I had a little time to digest the news and think about the options I’d been given, including having a mastectomy.
In the meantime I carried on throwing myself into my work and dancing. I was a dance teacher for children and adults with learning difficulties and special needs. As well as this I also ran a book-keeping business so always kept very busy.
At my next appointment at the breast care centre I told the consultant that after a lot of sleepless nights, I’d made the decision to go ahead with the mastectomy. He was delighted and thought it was the right decision for my long term health. He said the operation would be done the following week.
I was pleased, the sooner the better from my perspective.
A lady called Margaret whom I met while in hospital was going to be there at the same time as me. We first met while I was waiting to hear my tests results. We soon got chatting and found we had so much in common.
My friend Teresa came with me to the hospital. When we arrived I immediately noticed Margaret, she had some relatives keeping her company. We all sat together and were joking about, pretending we were at an airport lounge waiting to be transported to some exotic destination. This helped pass the time and made us both feel a little more relaxed. At 10.15am we were called in, first Margaret and then me.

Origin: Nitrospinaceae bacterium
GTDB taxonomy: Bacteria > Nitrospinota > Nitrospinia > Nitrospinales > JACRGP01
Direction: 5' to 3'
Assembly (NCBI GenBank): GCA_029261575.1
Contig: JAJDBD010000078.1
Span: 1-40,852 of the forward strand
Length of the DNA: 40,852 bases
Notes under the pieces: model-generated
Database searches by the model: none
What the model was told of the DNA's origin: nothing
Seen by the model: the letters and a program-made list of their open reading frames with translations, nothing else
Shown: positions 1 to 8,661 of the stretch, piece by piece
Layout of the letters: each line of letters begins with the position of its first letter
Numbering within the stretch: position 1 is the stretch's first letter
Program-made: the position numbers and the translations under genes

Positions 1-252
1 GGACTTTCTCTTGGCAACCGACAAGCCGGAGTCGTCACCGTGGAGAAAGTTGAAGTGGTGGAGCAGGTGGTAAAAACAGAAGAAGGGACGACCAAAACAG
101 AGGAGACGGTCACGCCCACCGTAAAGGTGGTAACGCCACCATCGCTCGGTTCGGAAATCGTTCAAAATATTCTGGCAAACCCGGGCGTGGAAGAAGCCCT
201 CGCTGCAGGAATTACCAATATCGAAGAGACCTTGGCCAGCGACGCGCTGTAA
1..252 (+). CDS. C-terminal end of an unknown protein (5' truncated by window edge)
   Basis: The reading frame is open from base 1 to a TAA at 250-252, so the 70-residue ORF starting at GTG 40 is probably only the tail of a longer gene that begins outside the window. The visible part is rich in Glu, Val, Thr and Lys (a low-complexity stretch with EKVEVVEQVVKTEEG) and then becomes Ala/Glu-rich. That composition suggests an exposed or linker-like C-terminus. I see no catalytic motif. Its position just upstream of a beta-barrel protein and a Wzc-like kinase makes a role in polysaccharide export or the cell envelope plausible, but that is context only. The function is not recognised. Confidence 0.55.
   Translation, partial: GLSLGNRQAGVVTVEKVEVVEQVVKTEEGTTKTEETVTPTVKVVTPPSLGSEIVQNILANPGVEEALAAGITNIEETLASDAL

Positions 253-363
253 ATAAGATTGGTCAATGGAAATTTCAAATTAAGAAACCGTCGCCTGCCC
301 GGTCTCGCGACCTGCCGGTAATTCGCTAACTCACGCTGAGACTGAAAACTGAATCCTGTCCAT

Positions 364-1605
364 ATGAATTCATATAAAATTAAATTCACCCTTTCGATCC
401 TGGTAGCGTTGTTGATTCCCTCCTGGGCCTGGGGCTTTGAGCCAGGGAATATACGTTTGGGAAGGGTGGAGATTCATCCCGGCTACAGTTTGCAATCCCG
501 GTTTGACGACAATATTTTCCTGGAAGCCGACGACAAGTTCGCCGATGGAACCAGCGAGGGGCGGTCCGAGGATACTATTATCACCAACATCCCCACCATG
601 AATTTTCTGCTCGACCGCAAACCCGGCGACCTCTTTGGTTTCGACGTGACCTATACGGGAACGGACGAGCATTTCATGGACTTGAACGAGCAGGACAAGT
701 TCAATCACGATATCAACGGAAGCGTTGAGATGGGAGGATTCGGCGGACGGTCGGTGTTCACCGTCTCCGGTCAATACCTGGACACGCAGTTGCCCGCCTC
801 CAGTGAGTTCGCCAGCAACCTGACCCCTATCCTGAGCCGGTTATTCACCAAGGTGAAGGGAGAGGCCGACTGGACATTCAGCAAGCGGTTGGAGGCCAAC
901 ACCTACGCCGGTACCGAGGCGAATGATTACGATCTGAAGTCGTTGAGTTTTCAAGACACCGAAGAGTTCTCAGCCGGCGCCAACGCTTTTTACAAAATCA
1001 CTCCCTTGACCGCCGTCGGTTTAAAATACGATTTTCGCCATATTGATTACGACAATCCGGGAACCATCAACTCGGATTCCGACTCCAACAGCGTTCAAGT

Soon I was lying on a hospital bed being whisked off to theatre with the porter, nurse and Teresa pushing. The joking had stopped now and I was starting to feel very anxious indeed.
I was moved onto another bed then Teresa and I said our goodbyes. I was suddenly nervous. They all did their best to reassure me everything would be ok. The next thing I knew it was midnight, my breast had been removed and I just remember my throat feeling really dry.
I was given a cup of tea.
My friend Margaret was in the next bed to me. We were able to chat and look after each other.
Six years after my operation and I am still working full time as an accounts manager, colour counsellor, healer, teacher and colour life coach – I love keeping busy.”